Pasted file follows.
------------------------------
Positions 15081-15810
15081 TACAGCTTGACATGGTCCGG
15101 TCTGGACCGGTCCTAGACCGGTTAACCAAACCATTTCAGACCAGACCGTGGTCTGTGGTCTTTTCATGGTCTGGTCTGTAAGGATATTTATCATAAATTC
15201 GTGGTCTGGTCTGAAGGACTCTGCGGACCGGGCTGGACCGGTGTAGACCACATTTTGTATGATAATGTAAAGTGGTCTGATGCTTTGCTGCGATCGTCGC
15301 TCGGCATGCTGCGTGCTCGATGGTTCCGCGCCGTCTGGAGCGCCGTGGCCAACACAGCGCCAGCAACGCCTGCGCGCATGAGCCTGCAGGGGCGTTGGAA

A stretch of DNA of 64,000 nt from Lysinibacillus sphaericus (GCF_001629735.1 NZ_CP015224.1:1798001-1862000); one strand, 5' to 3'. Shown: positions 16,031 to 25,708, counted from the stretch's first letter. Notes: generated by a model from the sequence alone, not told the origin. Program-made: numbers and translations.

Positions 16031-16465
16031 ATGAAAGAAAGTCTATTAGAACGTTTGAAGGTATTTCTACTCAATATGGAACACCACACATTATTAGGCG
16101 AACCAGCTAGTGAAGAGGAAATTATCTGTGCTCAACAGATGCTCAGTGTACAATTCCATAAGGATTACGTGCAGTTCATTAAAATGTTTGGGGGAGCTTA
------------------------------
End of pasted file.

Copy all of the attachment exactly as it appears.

Positions 15081-15810
15081 TACAGCTTGACATGGTCCGG
15101 TCTGGACCGGTCCTAGACCGGTTAACCAAACCATTTCAGACCAGACCGTGGTCTGTGGTCTTTTCATGGTCTGGTCTGTAAGGATATTTATCATAAATTC
15201 GTGGTCTGGTCTGAAGGACTCTGCGGACCGGGCTGGACCGGTGTAGACCACATTTTGTATGATAATGTAAAGTGGTCTGATGCTTTGCTGCGATCGTCGC
15301 TCGGCATGCTGCGTGCTCGATGGTTCCGCGCCGTCTGGAGCGCCGTGGCCAACACAGCGCCAGCAACGCCTGCGCGCATGAGCCTGCAGGGGCGTTGGAA

A stretch of DNA of 64,000 nt from Lysinibacillus sphaericus (GCF_001629735.1 NZ_CP015224.1:1798001-1862000); one strand, 5' to 3'. Shown: positions 16,031 to 25,708, counted from the stretch's first letter. Notes: generated by a model from the sequence alone, not told the origin. Program-made: numbers and translations.

Positions 16031-16465
16031 ATGAAAGAAAGTCTATTAGAACGTTTGAAGGTATTTCTACTCAATATGGAACACCACACATTATTAGGCG
16101 AACCAGCTAGTGAAGAGGAAATTATCTGTGCTCAACAGATGCTCAGTGTACAATTCCATAAGGATTACGTGCAGTTCATTAAAATGTTTGGGGGAGCTTA